For thousands of years, human beings have worked to separate themselves from nature. Seeing things from an anthropocentric perspective has led to humanity positioning itself as a species apart, wielding dominion over a planetary system causing the estrangement to grow ever wider.
The organisms that cohabit planet Earth form a rich and generous ecosystem, providing habitats, producing food and creating oxygen. Yet, In the context of climate crisis, post-industrialization, techno-capitalism and global pandemics it is important that we do not simplify notions and attitudes towards ‘nature’ as simply a positive force, or another opportunity to be exploited by the human race.
Instead we seek to understand the place of humans within nature, alongside bacteria, elephants, soil and oceans. We believe that looking backwards can help shape and nuance our views and notions of nature for the future, and bring this into our work to demonstrate both the creative, positive forces and potential harms that could arise from new types of interactions, new opportunities for symbiosis, between the species.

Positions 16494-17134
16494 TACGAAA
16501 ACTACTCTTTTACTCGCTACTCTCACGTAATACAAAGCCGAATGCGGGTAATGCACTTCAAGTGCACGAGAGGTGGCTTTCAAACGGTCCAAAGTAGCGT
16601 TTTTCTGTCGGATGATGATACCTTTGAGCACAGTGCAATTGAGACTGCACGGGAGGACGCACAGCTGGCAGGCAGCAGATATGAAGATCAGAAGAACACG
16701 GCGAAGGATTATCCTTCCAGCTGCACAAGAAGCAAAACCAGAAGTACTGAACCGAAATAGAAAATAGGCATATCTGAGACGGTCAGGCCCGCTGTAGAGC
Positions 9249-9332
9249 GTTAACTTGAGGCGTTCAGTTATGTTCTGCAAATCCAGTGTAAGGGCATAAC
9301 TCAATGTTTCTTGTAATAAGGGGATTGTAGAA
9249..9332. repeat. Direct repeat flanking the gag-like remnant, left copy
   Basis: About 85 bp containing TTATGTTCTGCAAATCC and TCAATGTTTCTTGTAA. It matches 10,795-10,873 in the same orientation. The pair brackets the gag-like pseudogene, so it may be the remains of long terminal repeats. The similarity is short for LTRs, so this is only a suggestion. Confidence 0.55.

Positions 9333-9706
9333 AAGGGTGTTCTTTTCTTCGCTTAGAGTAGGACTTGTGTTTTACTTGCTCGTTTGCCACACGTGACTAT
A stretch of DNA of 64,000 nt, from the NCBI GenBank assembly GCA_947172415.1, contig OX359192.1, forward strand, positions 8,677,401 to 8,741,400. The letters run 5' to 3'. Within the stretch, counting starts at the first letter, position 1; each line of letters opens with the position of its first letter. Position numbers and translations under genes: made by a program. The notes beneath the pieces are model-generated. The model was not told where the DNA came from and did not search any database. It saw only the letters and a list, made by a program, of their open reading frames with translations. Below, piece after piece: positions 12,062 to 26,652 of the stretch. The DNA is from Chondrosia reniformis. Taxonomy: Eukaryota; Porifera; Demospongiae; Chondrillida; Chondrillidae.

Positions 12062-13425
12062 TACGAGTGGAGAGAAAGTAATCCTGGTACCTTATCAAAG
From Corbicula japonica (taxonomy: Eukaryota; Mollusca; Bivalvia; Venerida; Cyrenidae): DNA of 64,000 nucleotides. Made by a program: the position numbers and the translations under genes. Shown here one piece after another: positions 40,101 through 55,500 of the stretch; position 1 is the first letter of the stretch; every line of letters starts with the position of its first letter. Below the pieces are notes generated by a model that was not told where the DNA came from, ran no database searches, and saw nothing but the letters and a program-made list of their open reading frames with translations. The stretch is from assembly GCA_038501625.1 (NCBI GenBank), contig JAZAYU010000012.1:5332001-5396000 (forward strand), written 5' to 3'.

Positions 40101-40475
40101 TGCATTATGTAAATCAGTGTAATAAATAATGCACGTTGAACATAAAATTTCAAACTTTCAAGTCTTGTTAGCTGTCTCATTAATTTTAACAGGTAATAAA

Through Grow Your Own Cloud, we imagine what the world might be like if humans saw themselves as part of nature once again. To understand the true value of the ecosystems that have formed over millions of years and the underlying technologies inherent in the biological systems around us.
Through our work, we want to change the way humans consider nature and technology. Can technology become a living organism in a wider ecosystem of the Earth? Can we shift from models of technology that exploit the Earth's resources, to regenerative models?
While we know much about the organic world, there remain huge mysteries. Plants for example are extremely enigmatic organisms, holding many secrets and possessing amazing qualities. Amongst these attributes is the fact that while plants may appear simple to the untrained eye, the largest known genomes on Earth belongs to Paris Japonica, with 149 billion base pairs - 50x the size of the human genome. This means that despite their apparent modesty, their DNA structure holds a lot more information than any human.
All this information or data, means that plants have the potential to store huge amounts of data within their DNA. At Grow Your Own Cloud, we are interested in exploring the natural data storage properties of plants, as well as the numerous potential ways to store and treat data in a more meaningful way. We work with the natural properties of organisms, to develop methods which encourage interspecies collaboration, through data archiving.
In the case of plants, we help educate people on how they might carefully take care of their plants in order to protect data integrity, keep it secure, as well as nurture the plant. This in turn helps improve plant growth, mortality rates, while ensuring that data is not lost prematurely.